You can rarely control what happens to you. The best you can do is control your response.
From cradle to grave all of us experience life events. Sometimes they are little things that create indelible memories. Other times, they are major events that change our life’s trajectory.
Little Joys and Life Events
As an example, I remember the joy I experienced after teaching a neighbor how to tell time on an analog clock when we were both about seven or eight years old.
In the great scheme of things, it was a little thing. But at that young age, I was given insight into at least part of my life’s mission. I enjoyed this knowledge transfer thing and this experience helped me realize that I wanted to teach.
Jobs and Careers and Life Events
Thankfully, this desire to teach bubbled up in me throughout my life. I ended up teaching for about seven years during my 22-year Navy career.
After retiring in 2001, I became a traveling trainer providing training to a wide variety of professionals around the U.S. While being a traveling trainer sounds romantic at first, it didn’t take long before I realized it was more a matter of lost or delayed luggage, canceled and delayed flights, and canceled or misplaced hotel reservations. Don’t get me wrong – I enjoyed most of the traveling trainer experience, but at some point, the challenges overcame the joy I enjoyed as a traveling trainer.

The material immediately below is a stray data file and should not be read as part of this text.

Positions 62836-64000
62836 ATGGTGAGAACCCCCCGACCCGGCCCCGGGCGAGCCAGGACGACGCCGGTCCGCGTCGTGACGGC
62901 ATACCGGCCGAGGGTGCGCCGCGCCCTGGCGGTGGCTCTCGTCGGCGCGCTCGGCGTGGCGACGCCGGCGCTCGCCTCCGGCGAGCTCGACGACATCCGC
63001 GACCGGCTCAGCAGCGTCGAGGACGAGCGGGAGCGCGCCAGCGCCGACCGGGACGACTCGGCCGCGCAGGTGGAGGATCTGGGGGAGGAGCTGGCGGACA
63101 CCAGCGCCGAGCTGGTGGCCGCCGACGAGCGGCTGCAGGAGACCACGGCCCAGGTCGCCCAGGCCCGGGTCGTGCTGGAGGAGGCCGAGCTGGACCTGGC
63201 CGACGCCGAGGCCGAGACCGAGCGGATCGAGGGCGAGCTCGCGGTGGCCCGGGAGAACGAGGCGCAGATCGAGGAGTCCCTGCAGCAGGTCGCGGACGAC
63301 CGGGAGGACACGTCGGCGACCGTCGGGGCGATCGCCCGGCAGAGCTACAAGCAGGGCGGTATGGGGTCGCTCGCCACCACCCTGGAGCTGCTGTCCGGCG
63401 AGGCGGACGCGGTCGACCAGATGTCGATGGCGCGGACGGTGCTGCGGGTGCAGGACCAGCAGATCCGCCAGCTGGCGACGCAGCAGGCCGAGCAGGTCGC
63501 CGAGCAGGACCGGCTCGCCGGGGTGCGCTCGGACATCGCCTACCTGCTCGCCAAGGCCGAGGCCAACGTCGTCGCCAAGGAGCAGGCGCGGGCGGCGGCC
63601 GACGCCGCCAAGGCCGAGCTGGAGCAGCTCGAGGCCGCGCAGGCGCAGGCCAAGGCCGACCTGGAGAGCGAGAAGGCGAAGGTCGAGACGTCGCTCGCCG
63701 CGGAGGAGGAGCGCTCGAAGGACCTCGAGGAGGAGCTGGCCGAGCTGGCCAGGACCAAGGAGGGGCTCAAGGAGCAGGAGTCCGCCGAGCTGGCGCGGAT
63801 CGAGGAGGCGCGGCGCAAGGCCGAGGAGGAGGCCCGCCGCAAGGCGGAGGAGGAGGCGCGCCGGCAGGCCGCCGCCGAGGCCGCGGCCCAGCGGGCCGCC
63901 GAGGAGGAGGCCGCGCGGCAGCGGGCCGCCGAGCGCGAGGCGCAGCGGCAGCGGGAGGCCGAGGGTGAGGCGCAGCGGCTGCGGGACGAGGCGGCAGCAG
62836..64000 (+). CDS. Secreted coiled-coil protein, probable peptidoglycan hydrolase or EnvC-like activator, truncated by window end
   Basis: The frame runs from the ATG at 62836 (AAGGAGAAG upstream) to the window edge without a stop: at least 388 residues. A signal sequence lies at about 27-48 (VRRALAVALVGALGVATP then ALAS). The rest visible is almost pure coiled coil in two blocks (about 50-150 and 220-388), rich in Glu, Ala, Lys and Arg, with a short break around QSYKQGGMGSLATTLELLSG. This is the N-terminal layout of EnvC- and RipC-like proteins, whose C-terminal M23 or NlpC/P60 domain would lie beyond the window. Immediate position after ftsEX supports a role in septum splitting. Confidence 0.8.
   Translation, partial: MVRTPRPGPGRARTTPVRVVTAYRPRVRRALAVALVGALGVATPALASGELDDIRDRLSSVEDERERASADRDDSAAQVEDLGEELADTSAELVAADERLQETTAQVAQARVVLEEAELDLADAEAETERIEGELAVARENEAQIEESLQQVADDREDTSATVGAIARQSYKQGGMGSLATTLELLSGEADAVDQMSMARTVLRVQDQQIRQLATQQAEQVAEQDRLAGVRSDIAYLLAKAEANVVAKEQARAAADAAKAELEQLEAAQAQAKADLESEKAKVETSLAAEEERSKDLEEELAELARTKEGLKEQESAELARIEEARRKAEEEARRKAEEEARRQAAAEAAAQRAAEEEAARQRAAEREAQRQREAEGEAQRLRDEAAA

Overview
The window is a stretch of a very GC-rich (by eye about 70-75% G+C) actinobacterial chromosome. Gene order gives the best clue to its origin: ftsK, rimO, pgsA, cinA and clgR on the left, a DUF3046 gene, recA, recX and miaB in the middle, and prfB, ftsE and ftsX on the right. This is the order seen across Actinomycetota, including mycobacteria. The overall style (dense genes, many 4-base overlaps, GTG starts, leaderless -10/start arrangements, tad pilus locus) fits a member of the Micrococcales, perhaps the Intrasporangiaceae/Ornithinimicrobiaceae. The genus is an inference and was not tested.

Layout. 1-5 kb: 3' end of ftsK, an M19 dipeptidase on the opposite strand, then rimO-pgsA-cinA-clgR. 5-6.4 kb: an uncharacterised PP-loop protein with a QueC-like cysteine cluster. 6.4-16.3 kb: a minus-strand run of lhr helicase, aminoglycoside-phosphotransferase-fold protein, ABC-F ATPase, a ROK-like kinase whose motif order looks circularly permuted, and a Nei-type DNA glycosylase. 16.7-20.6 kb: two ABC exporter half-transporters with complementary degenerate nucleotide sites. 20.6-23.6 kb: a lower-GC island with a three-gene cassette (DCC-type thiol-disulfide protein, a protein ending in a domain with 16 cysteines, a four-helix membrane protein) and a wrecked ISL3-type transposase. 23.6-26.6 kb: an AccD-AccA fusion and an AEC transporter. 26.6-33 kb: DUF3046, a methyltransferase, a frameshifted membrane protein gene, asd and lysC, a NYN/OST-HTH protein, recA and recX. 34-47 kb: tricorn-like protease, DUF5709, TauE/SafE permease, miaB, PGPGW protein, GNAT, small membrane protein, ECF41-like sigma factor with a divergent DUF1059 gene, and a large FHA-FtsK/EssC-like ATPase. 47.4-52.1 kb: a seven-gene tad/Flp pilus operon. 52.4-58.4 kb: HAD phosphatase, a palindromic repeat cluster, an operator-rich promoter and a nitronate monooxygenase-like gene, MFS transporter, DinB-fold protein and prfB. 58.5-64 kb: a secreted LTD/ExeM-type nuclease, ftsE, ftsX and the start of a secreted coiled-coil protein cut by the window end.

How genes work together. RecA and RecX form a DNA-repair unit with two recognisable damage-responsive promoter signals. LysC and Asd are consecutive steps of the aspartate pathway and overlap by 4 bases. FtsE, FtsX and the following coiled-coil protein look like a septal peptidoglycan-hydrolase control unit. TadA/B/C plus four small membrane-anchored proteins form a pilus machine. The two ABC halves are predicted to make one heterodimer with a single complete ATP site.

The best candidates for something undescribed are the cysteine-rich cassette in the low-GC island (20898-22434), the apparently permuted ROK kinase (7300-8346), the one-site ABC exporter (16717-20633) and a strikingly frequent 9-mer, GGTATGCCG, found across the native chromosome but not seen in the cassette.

Langley had a contract trainer position that opened up and I jumped at the opportunity. I provided hundreds of classes to military and contractor personnel on a wide variety of technical topics including Microsoft courses, basic PC maintenance, networking, and security courses (such as CompTIA Security+ and ISC(2) CISSP topics).
During this time, I also began technical editing. I was lucky enough to connect with a great agent – Carole Jelen – who helped me land multiple contracts as a technical editor and then as an author.
After teaching Security+ from one book for a while, I concluded that I could write a book better than the one I was using. However, Carole told me that the market was saturated and she didn’t think she could find a publisher willing to publish another Security+ book. I frequently joked that this was the best rejection I ever experienced. I didn’t give up the idea but instead chose to self-publish the book. The first book was for the SY0-201 book and I’ve since upgraded the book for the SY0-301, SY0-401, SY0-501, and SY0-601 certification exams.
Marriage and Life Events
Marriage is another life event that most of us experience. My wife, Nimfa, and I will be celebrating our 30-year anniversary on April 24, 2022. I’ve treasured our time together and I’m very grateful she agreed to share her life with me.
We’ve traveled quite a bit over the years and I directly attribute much of it to her. Without her picking out some of the places, I doubt that I would have ever gone to them.